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Sambal Bongkot Recipe (Bali Torch Ginger Sambal)

Sambal Bongkot (Torch Ginger Sambal) is a unique sambal and originated from Bali.   Bongkot is Balinese word for torch ginger or other Indonesians call it kecombrang, honje, rias, kincung, rias, kencong, kincuang, sambuan, asam cekala, asam patikala depend on the area.   Sambal Bongkot is one the sambal that I’m unable to make due to where I’m located right now.  As I do want to know on how to make it and share with my readers, I brought Ira of Cooking Tackle to Indonesia Eats.  It’s undoubtable that Ira knows more about Balinese cooking than me thou we actually were born and grew up in the same city.  However, she has chanced to live on the Gods island, Bali where she has gained more knowledge about Balinese cooking.  Speaking about Bali, I would love to visit it again after my last visit which was in 1996.

Ira is one of many Indonesian talented bloggers that I have been presented as guest writers of Indonesia Eats. I adore Ira’s work in photography as I call her style as Earthy.  Why Earthy? It has a combination style between rustic and traditional in which Ira has made me drooling with all her Indonesian food props.  Also, it’s because Ira uses ample of brown and earth colors to her work.    Let’s welcome Ira with her beautiful artworks, Sambal Bongkot.

Today I’m Indonesia Eats guess writer, I am Ira and I live in the exotic land called Bali-one of the dreams place on earth to visit to most people in the world.

Thank you Pepy for having me here!  It’s a great pleasure to be able to write a post/recipe and I’m glad to be one of your guess writers on Indonesia Eats.

When Pepy requested me to write a guest post, I really have no idea what to offer as recipe, until she just simply said it that she loves anything with bunga kecombrang or honje *as Balinese called for bongkot, it could be Balinese sambal bongkot said Pepy. Hmm, I said of course, that would be good idea! revealing and sharing the most alluring typical Balinese home-cooking condiment that definitely very tough to find at any warung makan (small local eating place), restaurant or even the five star restaurants in Bali.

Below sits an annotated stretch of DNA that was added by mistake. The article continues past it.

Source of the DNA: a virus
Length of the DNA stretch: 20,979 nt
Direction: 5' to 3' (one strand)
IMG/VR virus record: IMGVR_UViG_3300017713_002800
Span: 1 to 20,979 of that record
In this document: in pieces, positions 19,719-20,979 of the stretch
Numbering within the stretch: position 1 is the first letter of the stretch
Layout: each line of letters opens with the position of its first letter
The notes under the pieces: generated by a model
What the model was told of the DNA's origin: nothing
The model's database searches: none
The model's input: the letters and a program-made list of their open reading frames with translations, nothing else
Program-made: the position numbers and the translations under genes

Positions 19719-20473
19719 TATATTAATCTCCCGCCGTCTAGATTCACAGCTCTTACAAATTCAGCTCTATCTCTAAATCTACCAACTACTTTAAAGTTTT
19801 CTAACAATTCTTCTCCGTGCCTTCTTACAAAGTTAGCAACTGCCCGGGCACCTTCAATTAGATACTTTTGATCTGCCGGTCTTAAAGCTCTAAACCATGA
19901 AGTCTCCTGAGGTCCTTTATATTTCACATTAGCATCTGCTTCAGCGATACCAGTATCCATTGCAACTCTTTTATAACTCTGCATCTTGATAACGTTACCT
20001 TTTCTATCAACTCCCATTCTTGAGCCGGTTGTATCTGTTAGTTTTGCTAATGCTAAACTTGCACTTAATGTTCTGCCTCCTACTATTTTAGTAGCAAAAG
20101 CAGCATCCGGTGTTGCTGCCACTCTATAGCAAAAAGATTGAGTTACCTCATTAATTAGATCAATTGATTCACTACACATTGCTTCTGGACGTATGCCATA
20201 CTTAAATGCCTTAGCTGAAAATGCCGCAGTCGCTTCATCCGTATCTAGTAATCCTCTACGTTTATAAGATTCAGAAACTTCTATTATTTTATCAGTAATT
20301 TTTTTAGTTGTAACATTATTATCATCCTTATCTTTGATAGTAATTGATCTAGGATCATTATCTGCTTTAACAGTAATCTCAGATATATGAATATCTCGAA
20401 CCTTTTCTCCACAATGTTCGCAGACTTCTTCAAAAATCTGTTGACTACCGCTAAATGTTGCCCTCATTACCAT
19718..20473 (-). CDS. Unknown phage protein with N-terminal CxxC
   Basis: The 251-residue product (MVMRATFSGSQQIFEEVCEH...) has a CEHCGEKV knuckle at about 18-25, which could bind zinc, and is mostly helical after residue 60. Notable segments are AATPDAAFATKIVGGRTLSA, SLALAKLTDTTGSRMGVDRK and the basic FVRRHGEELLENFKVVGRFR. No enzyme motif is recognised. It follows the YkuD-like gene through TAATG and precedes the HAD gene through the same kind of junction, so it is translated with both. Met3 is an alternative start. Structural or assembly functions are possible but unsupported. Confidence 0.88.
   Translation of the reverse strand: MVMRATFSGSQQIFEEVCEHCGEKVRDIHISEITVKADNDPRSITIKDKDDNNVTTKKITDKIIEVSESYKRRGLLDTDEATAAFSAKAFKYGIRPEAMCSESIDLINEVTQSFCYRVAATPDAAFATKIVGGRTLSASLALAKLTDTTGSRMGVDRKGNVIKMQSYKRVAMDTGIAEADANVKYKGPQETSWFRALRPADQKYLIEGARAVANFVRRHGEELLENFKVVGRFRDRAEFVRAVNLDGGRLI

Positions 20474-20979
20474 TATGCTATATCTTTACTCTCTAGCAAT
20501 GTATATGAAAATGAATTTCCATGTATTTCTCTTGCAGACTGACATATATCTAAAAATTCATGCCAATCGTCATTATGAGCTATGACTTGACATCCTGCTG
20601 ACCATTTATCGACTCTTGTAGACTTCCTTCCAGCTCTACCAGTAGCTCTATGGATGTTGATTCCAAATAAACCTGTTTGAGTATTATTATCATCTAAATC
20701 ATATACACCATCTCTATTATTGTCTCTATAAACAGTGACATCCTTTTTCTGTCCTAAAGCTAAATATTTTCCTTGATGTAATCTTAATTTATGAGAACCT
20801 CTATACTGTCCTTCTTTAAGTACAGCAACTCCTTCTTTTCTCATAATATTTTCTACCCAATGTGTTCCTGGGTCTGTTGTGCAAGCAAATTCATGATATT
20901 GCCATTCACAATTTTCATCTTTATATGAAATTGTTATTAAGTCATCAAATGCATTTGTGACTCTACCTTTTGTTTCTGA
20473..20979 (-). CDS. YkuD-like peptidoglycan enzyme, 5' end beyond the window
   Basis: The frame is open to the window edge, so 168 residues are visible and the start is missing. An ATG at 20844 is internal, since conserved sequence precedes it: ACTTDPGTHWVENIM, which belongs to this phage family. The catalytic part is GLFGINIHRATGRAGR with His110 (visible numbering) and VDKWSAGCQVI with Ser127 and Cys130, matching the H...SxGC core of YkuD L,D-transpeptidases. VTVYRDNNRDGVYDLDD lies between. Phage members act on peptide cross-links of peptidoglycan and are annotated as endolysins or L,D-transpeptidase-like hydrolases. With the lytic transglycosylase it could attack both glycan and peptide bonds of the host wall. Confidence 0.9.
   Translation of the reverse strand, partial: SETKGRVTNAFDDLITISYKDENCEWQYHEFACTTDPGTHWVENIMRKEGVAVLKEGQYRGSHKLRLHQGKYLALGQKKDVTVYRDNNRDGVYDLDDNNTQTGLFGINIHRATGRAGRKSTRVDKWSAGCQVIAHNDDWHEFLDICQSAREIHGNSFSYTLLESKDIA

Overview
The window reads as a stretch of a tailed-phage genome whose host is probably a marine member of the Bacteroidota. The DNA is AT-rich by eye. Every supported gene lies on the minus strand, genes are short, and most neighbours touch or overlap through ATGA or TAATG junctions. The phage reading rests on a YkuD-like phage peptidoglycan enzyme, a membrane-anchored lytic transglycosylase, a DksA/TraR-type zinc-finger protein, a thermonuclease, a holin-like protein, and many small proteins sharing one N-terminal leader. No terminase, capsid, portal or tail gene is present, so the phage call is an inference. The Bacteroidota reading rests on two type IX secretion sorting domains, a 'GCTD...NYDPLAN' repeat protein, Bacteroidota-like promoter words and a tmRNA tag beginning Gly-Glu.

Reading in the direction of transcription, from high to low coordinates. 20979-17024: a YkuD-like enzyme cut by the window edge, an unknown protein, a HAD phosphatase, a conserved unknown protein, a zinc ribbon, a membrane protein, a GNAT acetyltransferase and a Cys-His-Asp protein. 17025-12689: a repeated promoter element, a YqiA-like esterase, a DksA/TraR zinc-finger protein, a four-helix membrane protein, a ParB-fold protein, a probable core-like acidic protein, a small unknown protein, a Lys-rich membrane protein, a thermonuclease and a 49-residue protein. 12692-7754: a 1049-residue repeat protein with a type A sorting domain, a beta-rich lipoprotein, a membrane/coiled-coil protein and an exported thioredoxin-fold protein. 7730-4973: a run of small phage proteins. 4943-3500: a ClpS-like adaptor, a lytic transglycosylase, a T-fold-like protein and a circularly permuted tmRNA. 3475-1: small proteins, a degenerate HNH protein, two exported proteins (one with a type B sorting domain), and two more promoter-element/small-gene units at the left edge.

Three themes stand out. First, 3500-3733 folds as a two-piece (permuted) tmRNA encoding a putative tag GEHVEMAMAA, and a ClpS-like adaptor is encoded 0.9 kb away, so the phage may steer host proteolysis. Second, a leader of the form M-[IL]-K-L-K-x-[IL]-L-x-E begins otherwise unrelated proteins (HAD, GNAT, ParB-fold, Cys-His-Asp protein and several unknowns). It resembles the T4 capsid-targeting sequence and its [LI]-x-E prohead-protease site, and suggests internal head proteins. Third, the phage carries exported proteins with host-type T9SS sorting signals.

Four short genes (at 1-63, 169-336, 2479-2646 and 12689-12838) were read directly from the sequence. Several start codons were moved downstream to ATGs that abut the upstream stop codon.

Bongkot /kecombrang/honje/torch ginger is a young shoot or bud from Etlingera elatior and commonly used in cooking.  They are inexpensive but its an indispensable ingredient used to flavour various kind of dishes. The characteristic describes at the pungent taste and aroma, one of the best smell in the world!

To be honest, the only way to have sambal bongkot is making it by your own at home and it’s just required a little work in the kitchen.

Sambal bongkot is very down to earth yet authentic condiment to the most Balinese, especially to all Balinese home cooking. If you go to the traditional market in Bali and ask for bongkot, the seller would definitely teasing you by spot on guessed that you’re absolutely gonna make sambal bongkot lol…I bet you in this!  Well, Its eternal all of time, the type of traditional condiment that would be most wanted by all people, once you have taste it, I give you my words that you would never ever forget! Never ever forget of Bali and never ever forget of sambal bongkot!